Waiting is hard. Most of us can think of about a million things we'd rather do than wait. On anything. This is especially true when there is any sense of anxiety around the end of the waiting - what will happen, what won't happen, what will be true, what might be true, what it might mean for our next steps, whatever.
Recently, I found myself in a short, but painful period of waiting. I guess, to some degree, I'm still in it. And in the midst of it, I find my thoughts going back to one example that, honestly, we don't even have and yet, I draw so much strength from this:
The disciples on Saturday.
The Bible doesn't tell us anything about what the disciples did on Saturday. Nothing. Jesus dies on Friday, and He rises on Sunday, and at least one of the disciples is present in both of these scenes, but for Saturday, we get nothing.
Now, I'm someone who likes to keep busy in the waiting. I like to have something to do to occupy my mind. And my hands. I like to have other things to think about and to focus on, and that's especially true in the age of the internet, where any one of us could spend our entire season of waiting performing internet searches on worst-case scenarios and all the little things that might happen but probably won't. (Anyone ever visit WebMD?)
That's why the disciples' example is so poignant for me.
We don't know a lot about their Saturday, but we know a couple of things. But let's start with their Friday. On Friday, their whole world came crashing in. Everything they'd invested themselves in for the better part of three years vanished, just like that. No longer were they the in-crowd, but now, they were rebels with a crucified leader. Peter couldn't even tolerate being associated with Jesus at His trial. They had thought they were part of something great and wonderful and world-changing and now, here they were, trying not to get crucified themselves just for being affiliated with the so-called King of the Jews who just, by the way, died a criminal's death, albeit pretty spectacularly. Nonetheless, here the disciples are, trying to figure out what's still real, what comes next, what to do with themselves, how their lives might change from here on out. They're asking all the questions we ask in a season of waiting, when something in our foundation has been shaken and we don't know how it all shakes out.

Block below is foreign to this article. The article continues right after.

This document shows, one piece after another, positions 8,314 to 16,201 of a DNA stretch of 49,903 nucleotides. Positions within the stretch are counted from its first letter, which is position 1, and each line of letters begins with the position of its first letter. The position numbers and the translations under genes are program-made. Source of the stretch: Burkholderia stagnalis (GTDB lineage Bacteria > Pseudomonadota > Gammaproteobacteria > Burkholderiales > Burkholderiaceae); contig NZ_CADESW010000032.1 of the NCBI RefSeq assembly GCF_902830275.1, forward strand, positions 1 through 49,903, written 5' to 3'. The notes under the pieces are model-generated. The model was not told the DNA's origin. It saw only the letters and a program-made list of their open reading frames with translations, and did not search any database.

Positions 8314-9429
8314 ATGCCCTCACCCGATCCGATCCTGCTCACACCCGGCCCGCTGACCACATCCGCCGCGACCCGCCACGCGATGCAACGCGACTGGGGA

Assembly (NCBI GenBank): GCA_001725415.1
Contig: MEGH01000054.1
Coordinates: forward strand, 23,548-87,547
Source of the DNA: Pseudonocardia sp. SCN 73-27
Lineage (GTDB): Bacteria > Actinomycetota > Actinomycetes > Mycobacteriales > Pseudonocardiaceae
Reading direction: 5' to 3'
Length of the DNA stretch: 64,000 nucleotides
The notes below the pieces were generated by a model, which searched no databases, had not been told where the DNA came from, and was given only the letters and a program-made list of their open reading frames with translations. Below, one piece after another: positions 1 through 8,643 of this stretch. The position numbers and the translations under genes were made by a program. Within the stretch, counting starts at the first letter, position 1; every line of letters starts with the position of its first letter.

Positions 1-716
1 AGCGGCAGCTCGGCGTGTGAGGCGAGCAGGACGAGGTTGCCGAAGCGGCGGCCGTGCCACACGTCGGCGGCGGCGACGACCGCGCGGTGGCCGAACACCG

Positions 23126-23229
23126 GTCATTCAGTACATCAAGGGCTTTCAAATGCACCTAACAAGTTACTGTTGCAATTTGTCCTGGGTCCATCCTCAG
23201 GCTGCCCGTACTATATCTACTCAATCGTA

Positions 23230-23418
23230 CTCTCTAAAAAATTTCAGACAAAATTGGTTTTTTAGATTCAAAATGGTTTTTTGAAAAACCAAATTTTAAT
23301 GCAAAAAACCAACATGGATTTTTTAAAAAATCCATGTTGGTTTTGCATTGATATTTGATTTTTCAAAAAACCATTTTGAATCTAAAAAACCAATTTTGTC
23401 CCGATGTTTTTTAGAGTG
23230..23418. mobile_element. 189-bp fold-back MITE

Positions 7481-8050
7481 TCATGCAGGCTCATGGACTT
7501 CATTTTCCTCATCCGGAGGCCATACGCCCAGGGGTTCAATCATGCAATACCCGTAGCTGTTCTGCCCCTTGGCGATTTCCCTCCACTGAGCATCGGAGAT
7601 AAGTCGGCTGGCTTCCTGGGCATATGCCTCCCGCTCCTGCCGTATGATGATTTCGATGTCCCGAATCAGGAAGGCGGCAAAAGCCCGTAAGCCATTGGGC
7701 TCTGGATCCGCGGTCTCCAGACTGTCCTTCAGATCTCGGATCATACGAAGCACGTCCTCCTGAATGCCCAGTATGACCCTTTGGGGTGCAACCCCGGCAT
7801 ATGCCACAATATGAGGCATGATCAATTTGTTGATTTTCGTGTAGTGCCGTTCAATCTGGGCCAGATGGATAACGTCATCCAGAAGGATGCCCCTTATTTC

And then, they did something amazing: they did nothing.
That was their Saturday. Saturday for these faithful Jews was the Sabbath; they weren't allowed to do anything. They weren't allowed to work. They weren't allowed to stay busy. They weren't allowed to throw themselves into something to forget all of the anxiety and questions that they had. They could worship; they could pray; and they could rest. That's it.
You know what? I think that's best.
It's something I've been trying in some of my seasons of waiting, although I confess that with this particular one, I've done less well at it. But I think we ought to take more of our seasons of waiting as Sabbath blessings - opportunity to worship and to pray and to rest. Who among us doesn't need a little more rest?
Because the truth is that all the anxious activity I've ever done, all the questioning, all the wondering, all the wandering, it has never changed the outcome at all, and it has never prepared me more to handle whatever comes next. By the time whatever it is comes, I'm so exhausted that I can't possibly deal with one more thing because I've already been dealing with it forever without even knowing what it is, and it's taken all my resources and left me empty.
But worship. But prayer. But rest. In the waiting, these things fill us up. These things settle us down. These things keep us ready for whatever comes next because they put it all right where it belongs. Rather, I should say, they put us right where we belong - in His hands. And one of the things I've learned in all of my seasons of waiting, especially the ones I've done well, is that the greatest comfort of all is not knowing that God's got this, whatever it is.
It's knowing that He's got me.
And the only way to get there is to be still...and know. To rest.